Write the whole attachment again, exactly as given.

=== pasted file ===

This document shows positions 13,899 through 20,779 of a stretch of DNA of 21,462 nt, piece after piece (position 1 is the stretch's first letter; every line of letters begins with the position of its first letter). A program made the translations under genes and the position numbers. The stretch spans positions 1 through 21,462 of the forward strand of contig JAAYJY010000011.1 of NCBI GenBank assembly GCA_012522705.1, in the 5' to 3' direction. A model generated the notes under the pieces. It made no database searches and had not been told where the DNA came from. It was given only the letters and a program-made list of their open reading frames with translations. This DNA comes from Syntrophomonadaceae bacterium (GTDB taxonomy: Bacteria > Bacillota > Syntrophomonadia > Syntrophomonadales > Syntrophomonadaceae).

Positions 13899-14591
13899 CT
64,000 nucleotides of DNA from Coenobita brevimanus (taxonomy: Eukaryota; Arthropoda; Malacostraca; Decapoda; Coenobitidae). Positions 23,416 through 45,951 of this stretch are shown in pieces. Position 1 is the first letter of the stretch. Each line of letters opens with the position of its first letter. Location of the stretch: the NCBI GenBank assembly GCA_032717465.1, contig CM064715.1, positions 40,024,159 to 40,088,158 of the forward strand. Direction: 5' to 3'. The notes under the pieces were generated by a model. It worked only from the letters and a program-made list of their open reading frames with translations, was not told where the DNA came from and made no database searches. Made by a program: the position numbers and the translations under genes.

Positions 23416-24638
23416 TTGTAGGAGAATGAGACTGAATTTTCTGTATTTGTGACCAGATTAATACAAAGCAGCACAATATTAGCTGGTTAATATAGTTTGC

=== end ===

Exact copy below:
This document shows positions 13,899 through 20,779 of a stretch of DNA of 21,462 nt, piece after piece (position 1 is the stretch's first letter; every line of letters begins with the position of its first letter). A program made the translations under genes and the position numbers. The stretch spans positions 1 through 21,462 of the forward strand of contig JAAYJY010000011.1 of NCBI GenBank assembly GCA_012522705.1, in the 5' to 3' direction. A model generated the notes under the pieces. It made no database searches and had not been told where the DNA came from. It was given only the letters and a program-made list of their open reading frames with translations. This DNA comes from Syntrophomonadaceae bacterium (GTDB taxonomy: Bacteria > Bacillota > Syntrophomonadia > Syntrophomonadales > Syntrophomonadaceae).

Positions 13899-14591
13899 CT
64,000 nucleotides of DNA from Coenobita brevimanus (taxonomy: Eukaryota; Arthropoda; Malacostraca; Decapoda; Coenobitidae). Positions 23,416 through 45,951 of this stretch are shown in pieces. Position 1 is the first letter of the stretch. Each line of letters opens with the position of its first letter. Location of the stretch: the NCBI GenBank assembly GCA_032717465.1, contig CM064715.1, positions 40,024,159 to 40,088,158 of the forward strand. Direction: 5' to 3'. The notes under the pieces were generated by a model. It worked only from the letters and a program-made list of their open reading frames with translations, was not told where the DNA came from and made no database searches. Made by a program: the position numbers and the translations under genes.

Positions 23416-24638
23416 TTGTAGGAGAATGAGACTGAATTTTCTGTATTTGTGACCAGATTAATACAAAGCAGCACAATATTAGCTGGTTAATATAGTTTGC